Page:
• UWA’s Keener discovers new species of mint in Alabama

    Posted: January 04, 2017

    Author: Public Relations

    Dr. Brian R. Keener, professor of Biology at the University of West Alabama, and Samford University Professor Lawrence J. Davenport have discovered and named two new species of hedge-nettles from Alabama. Their findings have now been published in the Journal of the Botanical Research Institute of Texas, an international botanical journal specializing in taxonomy, systematics, and floristics primarily in the Western Hemisphere.

    Hedge-nettles are a large group of plants in the mint family that are classified in the genus Stachys [stay-keez]. The two new species, Alabama Hedge-Nettle (Stachys alabamica [al-uh-bam-i-ka]) and Nelson's Hedge-Nettle (Stachys nelsonii [nel-sone-eee-eye]), appear to be extremely rare Alabama endemics both occurring only in the Talladega Mountains of east central Alabama in the Talladega National Forest.

    Alabama Hedge-Nettle (named after the state of Alabama) occurs in the sandy alluvium of a half mile stretch of Cheaha Creek in Clay County. Nelsons's Hedge-Nettle (named after hedge-nettle expert John Nelson, botanist at The University of South Carolina) is only known from a single population in rocky woods on Horn Mountain in Talladega County.

    "Alabama's biodiversity is full of surprises,” Keener explained. “Not just in plants, but new, never-before-named species among unrelated groups continue to be discovered. It is amazing what is still out there just waiting to be found.” In addition to his faculty role at UWA, Keener is also a research associate at the Botanical Research Institute of Texas, located in Fort Worth.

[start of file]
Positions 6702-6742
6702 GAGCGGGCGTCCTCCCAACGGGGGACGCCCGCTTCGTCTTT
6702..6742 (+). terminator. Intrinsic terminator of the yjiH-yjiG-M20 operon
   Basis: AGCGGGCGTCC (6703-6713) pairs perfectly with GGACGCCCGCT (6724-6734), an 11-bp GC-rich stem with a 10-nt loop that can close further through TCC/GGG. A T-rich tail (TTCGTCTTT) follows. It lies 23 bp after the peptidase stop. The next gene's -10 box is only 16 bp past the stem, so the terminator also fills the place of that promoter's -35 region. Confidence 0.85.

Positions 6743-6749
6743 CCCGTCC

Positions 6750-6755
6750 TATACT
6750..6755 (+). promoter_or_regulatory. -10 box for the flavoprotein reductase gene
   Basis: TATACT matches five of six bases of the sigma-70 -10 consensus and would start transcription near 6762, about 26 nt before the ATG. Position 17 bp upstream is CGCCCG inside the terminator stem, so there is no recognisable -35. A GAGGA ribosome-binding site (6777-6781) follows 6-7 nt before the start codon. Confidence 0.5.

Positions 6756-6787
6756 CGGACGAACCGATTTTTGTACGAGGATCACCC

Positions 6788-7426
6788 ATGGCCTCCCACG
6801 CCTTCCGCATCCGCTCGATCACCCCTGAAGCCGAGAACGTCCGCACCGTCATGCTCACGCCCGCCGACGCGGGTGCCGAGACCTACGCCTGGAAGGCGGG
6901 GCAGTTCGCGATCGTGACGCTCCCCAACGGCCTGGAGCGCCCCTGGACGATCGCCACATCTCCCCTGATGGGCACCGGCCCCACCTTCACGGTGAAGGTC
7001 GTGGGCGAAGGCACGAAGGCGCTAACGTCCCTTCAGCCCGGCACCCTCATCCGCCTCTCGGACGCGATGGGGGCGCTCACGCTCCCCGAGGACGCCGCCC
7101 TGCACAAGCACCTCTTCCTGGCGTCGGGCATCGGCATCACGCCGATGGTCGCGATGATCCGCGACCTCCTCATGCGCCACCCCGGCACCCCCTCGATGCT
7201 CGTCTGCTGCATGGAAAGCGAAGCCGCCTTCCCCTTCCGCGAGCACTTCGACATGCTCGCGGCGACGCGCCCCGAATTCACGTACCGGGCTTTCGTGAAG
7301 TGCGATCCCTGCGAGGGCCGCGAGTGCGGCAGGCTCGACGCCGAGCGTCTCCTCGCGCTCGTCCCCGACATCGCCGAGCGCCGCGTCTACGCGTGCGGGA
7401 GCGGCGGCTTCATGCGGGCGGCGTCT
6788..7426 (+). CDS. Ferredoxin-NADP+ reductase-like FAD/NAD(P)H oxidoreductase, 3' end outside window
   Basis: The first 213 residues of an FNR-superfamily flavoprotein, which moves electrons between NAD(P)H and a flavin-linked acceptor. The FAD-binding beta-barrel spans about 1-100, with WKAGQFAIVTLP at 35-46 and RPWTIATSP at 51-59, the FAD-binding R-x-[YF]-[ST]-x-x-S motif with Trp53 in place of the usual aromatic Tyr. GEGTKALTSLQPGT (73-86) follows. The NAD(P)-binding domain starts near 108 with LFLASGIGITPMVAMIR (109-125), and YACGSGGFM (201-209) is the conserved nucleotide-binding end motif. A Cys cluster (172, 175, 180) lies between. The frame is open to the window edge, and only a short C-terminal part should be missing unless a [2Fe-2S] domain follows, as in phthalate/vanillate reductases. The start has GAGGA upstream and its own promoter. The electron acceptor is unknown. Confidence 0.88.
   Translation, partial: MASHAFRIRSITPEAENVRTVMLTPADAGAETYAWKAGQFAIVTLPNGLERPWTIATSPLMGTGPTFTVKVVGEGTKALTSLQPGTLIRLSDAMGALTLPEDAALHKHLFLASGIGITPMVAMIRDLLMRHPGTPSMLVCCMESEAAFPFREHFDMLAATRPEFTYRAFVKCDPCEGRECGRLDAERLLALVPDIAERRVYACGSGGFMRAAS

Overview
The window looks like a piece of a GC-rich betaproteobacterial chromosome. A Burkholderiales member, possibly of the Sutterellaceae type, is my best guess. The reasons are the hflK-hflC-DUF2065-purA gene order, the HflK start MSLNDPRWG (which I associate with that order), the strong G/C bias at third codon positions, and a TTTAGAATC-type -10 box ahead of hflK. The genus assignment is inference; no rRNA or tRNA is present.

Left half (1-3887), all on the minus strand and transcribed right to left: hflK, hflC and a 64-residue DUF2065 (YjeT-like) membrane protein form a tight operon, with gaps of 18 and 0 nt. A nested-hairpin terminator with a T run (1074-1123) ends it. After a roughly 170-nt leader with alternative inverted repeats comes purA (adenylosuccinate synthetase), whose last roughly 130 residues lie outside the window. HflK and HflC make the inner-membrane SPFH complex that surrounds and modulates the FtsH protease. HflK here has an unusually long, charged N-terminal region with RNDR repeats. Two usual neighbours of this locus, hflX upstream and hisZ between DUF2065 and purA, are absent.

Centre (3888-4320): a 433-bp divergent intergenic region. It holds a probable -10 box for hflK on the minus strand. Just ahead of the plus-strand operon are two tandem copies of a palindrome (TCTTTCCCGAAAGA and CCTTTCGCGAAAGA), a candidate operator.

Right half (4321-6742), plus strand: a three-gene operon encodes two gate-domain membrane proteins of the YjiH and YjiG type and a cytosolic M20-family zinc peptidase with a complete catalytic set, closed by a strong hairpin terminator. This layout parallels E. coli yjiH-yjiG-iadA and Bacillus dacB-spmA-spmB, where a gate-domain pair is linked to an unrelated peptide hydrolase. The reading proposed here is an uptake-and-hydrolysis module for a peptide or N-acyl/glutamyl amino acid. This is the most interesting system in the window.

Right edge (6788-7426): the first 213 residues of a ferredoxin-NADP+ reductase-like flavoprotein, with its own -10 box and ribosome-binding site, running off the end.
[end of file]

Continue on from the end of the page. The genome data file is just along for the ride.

Representative specimens of the two new species will be curated in the University of West Alabama Herbarium. Images and data will also be available on the Alabama Plant Atlas.

    The Alabama Plant Atlas is a joint effort by the Alabama Herbarium Consortium (AHC) and UWA, established to provide users with a comprehensive searchable database of plants that occur in the state of Alabama.

    With more than 3,000 species of native pteridophytes and seed plants, Alabama is the ninth most floristically diverse state in the United States. The flora of Alabama contains more than 4,000 taxa when native and naturalized species are considered. The Alabama Plant Atlas provides a source of information for each species including the distribution within the state using historical and recent data.

    For more information on Keener’s research or the Alabama Plant Atlas, contact him at bkeener@uwa.edu or by phone at 205-652-3796.

    Stachys nelsonii photo credit: L. Davenport

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